Projects eligible for this funding must increase the volume and variety of local specialty crops procured by schools/districts for inclusion in school meal programs. Applicants may include Kindergarten through Grade 12 school food authorities, charter schools, not-for-profit schools, other entities participating in the National School Lunch or Breakfast Programs and/or operating Summer Food Service Programs, and Indian Tribal Organizations. For more information on the Farm to School Grant program, please click here. To access the RFP, click here. All applicants must register and apply through the Grants Gateway portal. The deadline to apply is 4:30 pm on October 5.
Increasing production on the farm can often require investments in equipment to improve labor efficiency. Are you a farmer who is interested in scaling up farm production through investment in your first tractor or upgrading to a bigger piece of equipment? The Cornell Small Farms Program will be hosting a two-day workshop for farmers in New York State with less than 10 years’ experience on the basics of tractor operation, safety, and daily maintenance protocols.
This intensive workshop will be led by Shane J. LaBrake, who provides an unusual and holistic approach to tractor operation, safety and routine maintenance. The class is designed to demystify tractors and equipment, empower and inspire, and inform smart “scale-appropriate” equipment choices and purchase decisions.
The workshop will be held on Sunday October 9th and Monday October 10th at Blue Star Farm in Stuyvesant, NY. Through funding from the USDA and the Local Economies Project, we are able to offer this training at the discounted rate of $75, which also includes coffee, snacks, and lunch both days. Scholarships are available for military veterans and on a need basis. To register, click here
Participation in the workshop is limited to 12 and applications will be accepted until September 30th or until the class fills up.
Please note: we plan to hold similar training events in Northern and Western New York in early April of 2017.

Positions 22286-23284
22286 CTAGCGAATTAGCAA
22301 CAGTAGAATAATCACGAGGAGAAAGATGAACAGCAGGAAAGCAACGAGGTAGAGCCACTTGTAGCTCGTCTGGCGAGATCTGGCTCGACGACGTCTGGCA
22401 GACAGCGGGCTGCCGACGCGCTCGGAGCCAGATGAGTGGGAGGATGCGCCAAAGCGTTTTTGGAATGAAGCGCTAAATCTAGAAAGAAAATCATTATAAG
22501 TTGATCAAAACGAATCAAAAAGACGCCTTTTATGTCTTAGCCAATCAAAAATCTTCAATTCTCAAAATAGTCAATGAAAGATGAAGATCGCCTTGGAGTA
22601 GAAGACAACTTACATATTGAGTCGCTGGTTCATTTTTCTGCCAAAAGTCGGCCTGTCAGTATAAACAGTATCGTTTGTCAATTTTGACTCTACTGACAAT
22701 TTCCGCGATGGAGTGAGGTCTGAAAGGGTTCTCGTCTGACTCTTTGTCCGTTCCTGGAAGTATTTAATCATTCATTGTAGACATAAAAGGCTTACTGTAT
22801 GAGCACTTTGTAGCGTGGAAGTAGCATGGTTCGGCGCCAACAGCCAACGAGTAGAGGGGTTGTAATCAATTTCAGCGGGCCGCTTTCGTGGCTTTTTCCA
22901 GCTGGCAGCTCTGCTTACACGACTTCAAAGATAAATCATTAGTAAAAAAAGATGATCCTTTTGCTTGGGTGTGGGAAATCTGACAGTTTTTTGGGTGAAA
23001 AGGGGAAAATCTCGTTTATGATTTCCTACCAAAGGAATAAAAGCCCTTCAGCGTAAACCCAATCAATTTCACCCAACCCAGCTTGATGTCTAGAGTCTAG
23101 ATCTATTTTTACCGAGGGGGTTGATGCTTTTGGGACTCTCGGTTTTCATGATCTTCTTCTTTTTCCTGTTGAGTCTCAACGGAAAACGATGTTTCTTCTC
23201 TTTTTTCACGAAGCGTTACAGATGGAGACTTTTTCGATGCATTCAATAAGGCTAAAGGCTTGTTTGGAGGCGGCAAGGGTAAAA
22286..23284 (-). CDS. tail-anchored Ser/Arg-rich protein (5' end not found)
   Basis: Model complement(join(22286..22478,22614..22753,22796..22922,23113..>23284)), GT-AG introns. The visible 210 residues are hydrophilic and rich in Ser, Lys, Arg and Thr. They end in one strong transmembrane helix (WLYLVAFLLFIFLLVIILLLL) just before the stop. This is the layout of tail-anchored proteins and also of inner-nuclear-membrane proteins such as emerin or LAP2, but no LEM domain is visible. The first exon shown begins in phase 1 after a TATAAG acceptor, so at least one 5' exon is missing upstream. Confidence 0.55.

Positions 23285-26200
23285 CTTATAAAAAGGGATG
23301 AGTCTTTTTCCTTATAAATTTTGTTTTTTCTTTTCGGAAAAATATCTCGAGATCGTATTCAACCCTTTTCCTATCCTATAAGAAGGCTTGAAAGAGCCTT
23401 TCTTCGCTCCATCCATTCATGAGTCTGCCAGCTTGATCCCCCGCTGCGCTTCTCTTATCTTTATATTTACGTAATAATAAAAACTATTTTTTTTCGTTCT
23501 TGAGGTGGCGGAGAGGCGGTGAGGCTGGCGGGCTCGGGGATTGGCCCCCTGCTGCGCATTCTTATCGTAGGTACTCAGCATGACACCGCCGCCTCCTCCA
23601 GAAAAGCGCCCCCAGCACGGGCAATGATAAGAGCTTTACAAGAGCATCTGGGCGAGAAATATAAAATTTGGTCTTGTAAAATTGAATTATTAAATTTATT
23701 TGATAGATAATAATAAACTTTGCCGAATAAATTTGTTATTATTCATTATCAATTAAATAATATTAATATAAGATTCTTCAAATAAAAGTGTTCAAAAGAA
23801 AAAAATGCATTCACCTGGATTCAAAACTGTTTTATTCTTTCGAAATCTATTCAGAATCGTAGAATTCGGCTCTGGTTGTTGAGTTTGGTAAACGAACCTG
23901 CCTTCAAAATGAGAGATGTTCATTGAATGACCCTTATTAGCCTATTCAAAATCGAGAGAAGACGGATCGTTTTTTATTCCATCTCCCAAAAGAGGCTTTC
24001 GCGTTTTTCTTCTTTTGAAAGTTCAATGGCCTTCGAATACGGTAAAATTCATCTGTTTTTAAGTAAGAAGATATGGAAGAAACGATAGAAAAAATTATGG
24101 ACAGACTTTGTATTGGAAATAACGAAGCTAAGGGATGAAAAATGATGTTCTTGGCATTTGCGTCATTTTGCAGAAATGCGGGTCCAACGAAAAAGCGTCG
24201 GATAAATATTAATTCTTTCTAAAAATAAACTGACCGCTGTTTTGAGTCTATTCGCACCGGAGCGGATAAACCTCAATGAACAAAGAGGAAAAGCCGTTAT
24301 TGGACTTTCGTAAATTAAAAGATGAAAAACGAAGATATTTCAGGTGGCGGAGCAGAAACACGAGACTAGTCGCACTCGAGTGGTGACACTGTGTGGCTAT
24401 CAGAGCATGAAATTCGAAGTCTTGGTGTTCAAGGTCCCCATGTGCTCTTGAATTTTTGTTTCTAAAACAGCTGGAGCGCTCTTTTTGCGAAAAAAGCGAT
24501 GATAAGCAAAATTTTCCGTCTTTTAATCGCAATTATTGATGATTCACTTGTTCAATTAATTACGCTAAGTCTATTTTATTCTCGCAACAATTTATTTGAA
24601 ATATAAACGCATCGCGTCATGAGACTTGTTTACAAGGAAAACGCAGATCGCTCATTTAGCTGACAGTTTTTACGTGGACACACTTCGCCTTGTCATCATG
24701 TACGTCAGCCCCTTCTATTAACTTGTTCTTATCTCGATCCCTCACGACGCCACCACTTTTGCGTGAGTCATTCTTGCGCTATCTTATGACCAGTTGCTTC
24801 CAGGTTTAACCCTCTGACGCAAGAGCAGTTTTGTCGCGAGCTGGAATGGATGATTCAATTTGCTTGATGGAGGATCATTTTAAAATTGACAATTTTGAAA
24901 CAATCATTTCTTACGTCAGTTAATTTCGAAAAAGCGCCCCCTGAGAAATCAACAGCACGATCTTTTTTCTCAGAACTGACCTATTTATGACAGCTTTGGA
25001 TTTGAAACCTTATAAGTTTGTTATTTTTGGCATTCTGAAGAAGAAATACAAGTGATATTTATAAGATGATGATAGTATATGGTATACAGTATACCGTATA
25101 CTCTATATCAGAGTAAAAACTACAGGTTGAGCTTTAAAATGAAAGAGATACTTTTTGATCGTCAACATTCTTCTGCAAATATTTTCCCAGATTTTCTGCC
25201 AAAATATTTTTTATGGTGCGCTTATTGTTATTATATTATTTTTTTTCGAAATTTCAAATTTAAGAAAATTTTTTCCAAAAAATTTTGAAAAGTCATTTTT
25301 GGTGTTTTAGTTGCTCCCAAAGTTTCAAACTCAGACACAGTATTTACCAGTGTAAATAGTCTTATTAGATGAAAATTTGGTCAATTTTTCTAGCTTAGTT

For questions contact Dean Koyanagi at 607-255-9911 or firstname.lastname@example.org
On Aug. 29, 2016, the U.S. Department of Agriculture (USDA) designated 15 counties in New York as primary natural disaster areas due to losses caused by a recent drought:
All qualified farm operators in the designated areas are eligible for low interest emergency (EM) loans from USDA’s Farm Service Agency (FSA), provided eligibility requirements are met. For more information and to see the other counties in New York and Pennsylvania that also qualify for natural disaster assistance, click here.
The Agriculture Energy Audit Program offers a free energy audit to farms and on-farm producers. The applicant can choose from one of three levels of audits including a simple walk through for smaller and less complex operations, a standard energy audit which looks at all farm systems and provides recommendations for energy efficiency upgrades and a more in depth audit which includes an analysis of a specific system and/or a renewable assessment. The farm then gets a follow up to discuss opportunities for implementation funding.
For more information or to apply, visit www.nyserda.ny.gov/All-Programs/Programs/Agriculture-Energy-Audit.
SUNY Cobleskill and Harvest New York invite beef producers to hone their skills in a one-day Beef Cutting Seminar on May 25, the first in a new series of meat production classes to be offered throughout the year. The course will be taught by SUNY Cobleskill faculty, and specialists from the Harvest New York program of Cornell Cooperative Extension.
The all-day class is designed for producers who are selling to markets, would like to learn to cut their own meats, or are interested in learning about cuts of beef. It will cover which cuts are most profitable, quality of meat, what products consumers want, and marketing strategies. Participants will learn about the cuts of beef and marketing in a morning classroom session before applying that knowledge in the afternoon to cut a cattle carcass.
The event comes amidst growing consumer interest in the production and availability of locally sourced meat and meat products in New York. It is the first step in a partnership that will host classes for other meat producers, including lamb, pork, shelf stable, and charcuterie.
“The partnership between Harvest NY and SUNY Cobleskill is wonderful. SUNY Cobleskill has the facilities to help Harvest NY meet its educational goals for meat processing education, while Harvest NY has the ability to grow the meat industry in the state. We are looking forward to a mutually beneficial long-term relationship,” said MacKenzie L. Waro, Livestock Processing & Marketing Specialist for Harvest New York.
Harvest New York’s goal is to expand and enhance Cornell Cooperative Extension’s regional agriculture programs to spur agricultural development in New York State. Harvest New York specialists develop educational programs that increase agricultural investments, profitability and sustainability.
The seminar will be held Wednesday, May 25 from 9 a.m. to 3 p.m. at SUNY Cobleskill’s new Meat Laboratory, in the College’s Center for Agriculture and Natural Resources. The cost is $50 per person, which includes lunch and classroom materials. Space is limited to 15 participants.